Eighty percent of nearly 750 providers, payers and pharmaceutical companies polled said they are optimistic or cautiously hopeful that the new endeavor will change the status quo, according to a Reaction Data survey. Ninety percent of 605 hospitals and clinics surveyed said they would buy drugs from the new entity.
While creating and distributing pharmaceuticals isn't their primary business, there is increasing demand to disrupt the pharmaceutical supply chain, said Graham Triggs, director of professional services at Reaction Data.
"This is going to take a lot of focus and money to get something like this off the ground," he said. "But if they can, dozens of providers are saying they will follow suit, either by teaming up or doing something on their own."
The status quo has sent providers scrambling for alternatives to critical, widely used drugs amid persistent shortages, which have delayed treatments and harmed outcomes. Few drug manufacturers have been able to survive in the low-margin business of producing generic drugs, which means one setback could throw a wrench in the entire supply chain.
Consumers have delayed or forgone treatment because they can't afford the escalating price of prescription drugs, which ultimately drags the entire healthcare system.
Retail prescription drug expenses accounted for about 12% of total U.S. healthcare spending in 2015, up from about 7% through the 1990s, according to the U.S. Government Accountability Office. Pharmaceutical companies' profit margins have followed that trend, increasing by an average of 17.1% between 2006 and 2015.
Drug spending is expected to increase by 8% in 2018, driven by ballooning brand-name drug prices, according to the GAO.
"This effort could teach others how to make a market for themselves and put pressure on the rest of the industry," Dr. James Augustine, an emergency physician who works at Mercy Health hospitals in Cincinnati, told Modern Healthcare last week. "Ideally, this re-energizes the industry to be more responsible in pricing behavior."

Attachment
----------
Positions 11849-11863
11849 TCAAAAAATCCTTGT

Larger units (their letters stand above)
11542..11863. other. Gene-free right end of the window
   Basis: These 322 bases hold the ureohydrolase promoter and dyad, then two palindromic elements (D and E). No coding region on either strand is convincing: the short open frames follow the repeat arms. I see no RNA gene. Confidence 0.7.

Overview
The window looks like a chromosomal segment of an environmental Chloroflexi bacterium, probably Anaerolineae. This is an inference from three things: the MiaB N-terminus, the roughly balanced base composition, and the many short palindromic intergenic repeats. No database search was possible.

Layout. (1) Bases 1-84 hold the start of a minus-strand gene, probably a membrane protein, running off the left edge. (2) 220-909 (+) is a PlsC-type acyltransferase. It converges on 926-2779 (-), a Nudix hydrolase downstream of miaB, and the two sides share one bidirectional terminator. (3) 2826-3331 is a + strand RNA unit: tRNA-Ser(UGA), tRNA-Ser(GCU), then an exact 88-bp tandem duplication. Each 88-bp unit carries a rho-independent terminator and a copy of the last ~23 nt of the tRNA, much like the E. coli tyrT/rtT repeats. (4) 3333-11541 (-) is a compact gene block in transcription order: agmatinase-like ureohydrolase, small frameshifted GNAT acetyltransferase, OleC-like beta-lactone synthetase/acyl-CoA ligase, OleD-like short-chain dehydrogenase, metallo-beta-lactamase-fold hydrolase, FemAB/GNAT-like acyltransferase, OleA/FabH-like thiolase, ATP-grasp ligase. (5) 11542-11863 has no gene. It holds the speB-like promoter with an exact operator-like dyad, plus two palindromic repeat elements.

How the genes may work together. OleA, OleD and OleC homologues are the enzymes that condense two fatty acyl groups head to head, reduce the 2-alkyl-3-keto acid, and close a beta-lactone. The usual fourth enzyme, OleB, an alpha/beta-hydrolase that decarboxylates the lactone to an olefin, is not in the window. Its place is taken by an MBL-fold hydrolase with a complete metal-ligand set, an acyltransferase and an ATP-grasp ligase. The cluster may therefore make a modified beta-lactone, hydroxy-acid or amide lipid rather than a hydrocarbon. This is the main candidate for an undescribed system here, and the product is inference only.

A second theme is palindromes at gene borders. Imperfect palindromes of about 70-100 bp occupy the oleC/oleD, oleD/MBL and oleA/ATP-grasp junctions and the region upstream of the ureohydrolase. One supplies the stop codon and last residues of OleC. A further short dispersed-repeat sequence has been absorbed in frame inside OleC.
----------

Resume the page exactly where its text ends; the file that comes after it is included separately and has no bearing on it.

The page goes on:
As national efforts to import drugs from other countries have stalled, providers have decided to take matters into their own hands. Large health systems are cutting out middlemen by contracting directly with employers and creating their own distribution facilities. They may be trying to get ahead of industry outsiders like Amazon, JPMorgan Chase and Berkshire Hathaway that aim to shake up the healthcare space.
The driving force behind the provider-backed drug company was to reduce drug prices, 81% of the survey respondents said. The second-highest perceived intention was to reduce the cost of care, followed by bolstering the drug supply, controlling the healthcare value chain and forcing pharmaceutical companies to change.
Not surprisingly, most of the 91 pharmaceutical companies in the Reaction Data survey dismissed the effort, indicating that they weren't threatened because of the complexity of the pharmaceutical supply chain and the regulatory hurdles. While many industry observers are hopeful that the new drug company will change the status quo, they were also skeptical that they could overcome the financial and logistical barriers to success. Also, generic drugs are only a fraction of annual increases in pharmaceutical spending, despite the attention to some high-profile cases, experts said.
Still, 29% of pharmaceutical companies expected the venture to be successful, while 38% of payers said the endeavor will succeed.
"The response we got from pharma was one of naiveté, that they don't know what they are getting in to," Triggs said. "Whether they truly feel threatened or not is anyone's guess, but they are saying they are confident that they aren't a huge threat."
Sixteen percent of pharmacists said the venture threatens pharmaceutical companies while only 10% of pharmaceutical companies concurred.
But it could be the start of a trend, according to 77% of providers that said the new drug company could be replicated.
"We're seeing people who can't buy groceries or forgo other essential life needs to pay for prescriptions," Triggs said. "That's why there has been such a positive response from providers who are fed up. The cost of prescription drugs is hitting a nerve."
An edited version of this story can also be found in Modern Healthcare's May 28 print edition.